‘That, and the Labour Party’s ugly intolerance and anti-Semitism, have brought us the considerable talents of Chuka Umunna, Luciana Berger and Angela Smith to complement Sarah Wollaston, Philip Lee and Sam Gyimah from the other side of the aisle.
‘Within the next few weeks and months I hope and expect that the trickle from both sides will become a flood. Something big is happening here.’
James Cleverly (left) blasted the Lib Dems for trying to ignore the Brexit vote, hours after former Tory leadership contender Sam Gyimah (right) defected to Jo Swinson’s party
James Cleverly, chairman of the Conservative Party, predicted the Lib Dem stance would lead to ‘more delay, division and uncertainty’.
‘Despite calling herself a ‘democrat’, Jo Swinson’s mask has slipped and we now know that she wants to overrule one of the largest democratic votes in British history, cancelling Brexit,’ said the Braintree MP.
For Ms Swinson to secure a majority in the House of Commons and become prime minister, she would have to increase her current number of 18 MPs, which includes Mr Gyimah’s recent defection, to more than 350, gaining an election upswing never seen before in British electoral history.
She admitted the party would need to take a ‘leap’ to achieve such results but said she wanted to ‘build the movement to do that’.
But she also vowed, in an effort to convince middle-class Europhiles to vote for her party, that she would not support efforts to install Labour leader Jeremy Corbyn as prime minister if there was another hung parliament.
‘Boris Johnson and Jeremy Corbyn are not fit to be prime minister. We see that day in, day out,’ she told the BBC.
Delegates at the party conference in Bournemouth this afternoon voted overwhelmingly to support a motion to revoke Article 50 if it takes power
‘Jeremy Corbyn is not going to be put into Number 10 with Lib Dem votes because he is not fit for the position. The country deserves better.’
The Lib Dems is hosting its annual autumn conference at the Bournemouth International Centre in Dorset, with the mood of a party on the rise only boosted by Mr Gyimah being introduced as a new party MP live on stage on Saturday night during a colourful rally.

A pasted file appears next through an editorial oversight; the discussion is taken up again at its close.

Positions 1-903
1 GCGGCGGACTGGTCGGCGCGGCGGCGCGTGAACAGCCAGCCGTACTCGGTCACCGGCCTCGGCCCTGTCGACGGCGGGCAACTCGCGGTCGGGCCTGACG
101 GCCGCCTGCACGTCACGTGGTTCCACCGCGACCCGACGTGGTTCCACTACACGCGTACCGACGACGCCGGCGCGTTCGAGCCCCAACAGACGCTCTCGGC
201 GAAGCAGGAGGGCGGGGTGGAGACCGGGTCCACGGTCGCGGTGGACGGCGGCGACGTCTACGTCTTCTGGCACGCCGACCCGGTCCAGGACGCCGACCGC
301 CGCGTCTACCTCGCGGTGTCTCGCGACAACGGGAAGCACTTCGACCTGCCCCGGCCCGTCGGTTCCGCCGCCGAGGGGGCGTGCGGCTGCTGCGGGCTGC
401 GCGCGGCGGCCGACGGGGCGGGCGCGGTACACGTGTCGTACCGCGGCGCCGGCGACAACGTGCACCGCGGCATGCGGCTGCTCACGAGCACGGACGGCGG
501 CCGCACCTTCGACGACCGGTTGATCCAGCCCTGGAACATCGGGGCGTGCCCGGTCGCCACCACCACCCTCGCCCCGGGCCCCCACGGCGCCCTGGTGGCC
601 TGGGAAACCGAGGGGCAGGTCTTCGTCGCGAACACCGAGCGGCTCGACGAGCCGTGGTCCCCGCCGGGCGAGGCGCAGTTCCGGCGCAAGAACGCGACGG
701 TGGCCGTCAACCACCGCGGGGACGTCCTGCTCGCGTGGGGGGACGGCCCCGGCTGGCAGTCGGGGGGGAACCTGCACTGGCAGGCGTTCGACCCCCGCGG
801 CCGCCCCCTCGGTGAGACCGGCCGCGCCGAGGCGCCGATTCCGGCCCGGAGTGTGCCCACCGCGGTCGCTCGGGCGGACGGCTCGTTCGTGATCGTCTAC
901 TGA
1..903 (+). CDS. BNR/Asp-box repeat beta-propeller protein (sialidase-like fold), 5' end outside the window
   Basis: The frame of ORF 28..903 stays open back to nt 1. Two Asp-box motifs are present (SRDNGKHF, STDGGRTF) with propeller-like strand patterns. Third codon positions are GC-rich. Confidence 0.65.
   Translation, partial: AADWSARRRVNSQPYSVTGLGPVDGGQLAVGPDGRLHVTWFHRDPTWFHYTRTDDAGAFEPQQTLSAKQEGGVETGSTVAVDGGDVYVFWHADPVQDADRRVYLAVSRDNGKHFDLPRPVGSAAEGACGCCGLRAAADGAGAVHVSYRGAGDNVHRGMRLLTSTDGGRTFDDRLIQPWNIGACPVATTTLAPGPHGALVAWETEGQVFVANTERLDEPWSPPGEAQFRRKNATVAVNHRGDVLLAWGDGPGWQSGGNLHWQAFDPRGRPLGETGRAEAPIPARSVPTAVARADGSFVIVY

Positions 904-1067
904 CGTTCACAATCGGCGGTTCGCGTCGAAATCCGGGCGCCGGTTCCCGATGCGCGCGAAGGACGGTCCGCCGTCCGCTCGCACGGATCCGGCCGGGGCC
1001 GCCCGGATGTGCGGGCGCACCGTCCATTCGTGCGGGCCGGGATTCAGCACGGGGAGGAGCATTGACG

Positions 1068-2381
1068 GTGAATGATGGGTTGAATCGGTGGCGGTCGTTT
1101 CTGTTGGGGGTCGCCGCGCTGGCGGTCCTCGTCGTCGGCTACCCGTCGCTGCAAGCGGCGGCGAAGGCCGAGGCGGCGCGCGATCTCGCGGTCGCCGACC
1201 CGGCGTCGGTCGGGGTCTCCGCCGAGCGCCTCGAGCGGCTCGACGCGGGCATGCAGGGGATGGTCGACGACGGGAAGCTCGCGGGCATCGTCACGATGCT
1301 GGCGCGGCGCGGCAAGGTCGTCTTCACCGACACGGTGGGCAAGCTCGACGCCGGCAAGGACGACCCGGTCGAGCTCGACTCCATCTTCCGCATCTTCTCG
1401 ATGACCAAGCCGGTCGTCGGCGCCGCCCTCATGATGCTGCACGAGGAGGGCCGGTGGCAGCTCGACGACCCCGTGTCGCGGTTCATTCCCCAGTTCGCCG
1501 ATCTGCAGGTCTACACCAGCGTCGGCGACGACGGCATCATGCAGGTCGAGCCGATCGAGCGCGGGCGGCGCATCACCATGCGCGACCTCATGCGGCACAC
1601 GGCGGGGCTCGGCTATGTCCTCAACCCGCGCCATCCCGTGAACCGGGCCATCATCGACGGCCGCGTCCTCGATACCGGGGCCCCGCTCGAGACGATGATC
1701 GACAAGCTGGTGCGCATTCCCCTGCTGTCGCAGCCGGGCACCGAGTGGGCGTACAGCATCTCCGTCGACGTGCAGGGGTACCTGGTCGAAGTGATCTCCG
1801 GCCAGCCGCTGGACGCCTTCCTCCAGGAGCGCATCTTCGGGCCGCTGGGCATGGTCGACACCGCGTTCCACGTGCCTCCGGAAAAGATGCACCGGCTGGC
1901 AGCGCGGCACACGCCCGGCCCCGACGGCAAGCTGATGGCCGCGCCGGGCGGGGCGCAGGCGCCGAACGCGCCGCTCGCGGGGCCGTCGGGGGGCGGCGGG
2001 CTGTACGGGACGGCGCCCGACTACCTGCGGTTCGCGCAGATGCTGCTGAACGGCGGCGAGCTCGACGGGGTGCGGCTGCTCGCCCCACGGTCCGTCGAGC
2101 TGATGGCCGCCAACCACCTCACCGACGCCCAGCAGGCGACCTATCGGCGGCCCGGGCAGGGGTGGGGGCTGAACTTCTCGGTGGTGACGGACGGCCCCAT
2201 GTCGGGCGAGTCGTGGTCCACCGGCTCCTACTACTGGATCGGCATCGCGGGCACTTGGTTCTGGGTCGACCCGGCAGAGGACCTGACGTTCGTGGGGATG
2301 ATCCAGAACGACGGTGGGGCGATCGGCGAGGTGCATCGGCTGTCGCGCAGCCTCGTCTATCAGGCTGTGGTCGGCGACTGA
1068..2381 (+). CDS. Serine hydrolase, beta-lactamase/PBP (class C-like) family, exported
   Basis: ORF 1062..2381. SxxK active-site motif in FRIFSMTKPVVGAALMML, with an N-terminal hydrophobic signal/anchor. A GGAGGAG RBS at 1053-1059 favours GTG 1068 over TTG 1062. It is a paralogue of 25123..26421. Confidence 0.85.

Mr Gyimah used his introduction to blast both Prime Minister Boris Johnson and Labour leader Jeremy Corbyn, accusing them of presiding over ‘intolerant’ parties and said joining the Lib Dems would allow him to continue to fight for ‘liberal values’.
It was not all plain sailing for the party, however, with fiery questions from members over its decision to admit former Tory Dr Philip Lee, who abstained on supporting gay marriage.
The party’s chief whip, Alistair Carmichael, said: ‘Could we have handled it better? Hands up, we absolutely could.’
Day two of the conference is set to prove eventful also as members gather to decide whether to approve Ms Swinson’s policy to stand on a platform of revoking Article 50 at the next election.
There also promises to be an emotional goodbye to Sir Vince Cable, the party’s former leader who has announced he will stand down as an MP at the next election.
In what is looking like his final speech as a party MP, the 76-year-old is expected to call for the party to be a ‘broad church’ in response to Labour and the Tories, he argues, drifting away from the centre ground.
Ms Swinson is also due to take questions from members in the afternoon, and there will be a speech from newly elected MP Jane Dodds, who won the Brecon and Radnorshire seat last month after a joint decision by Remain-backing parties to stand down all other candidates.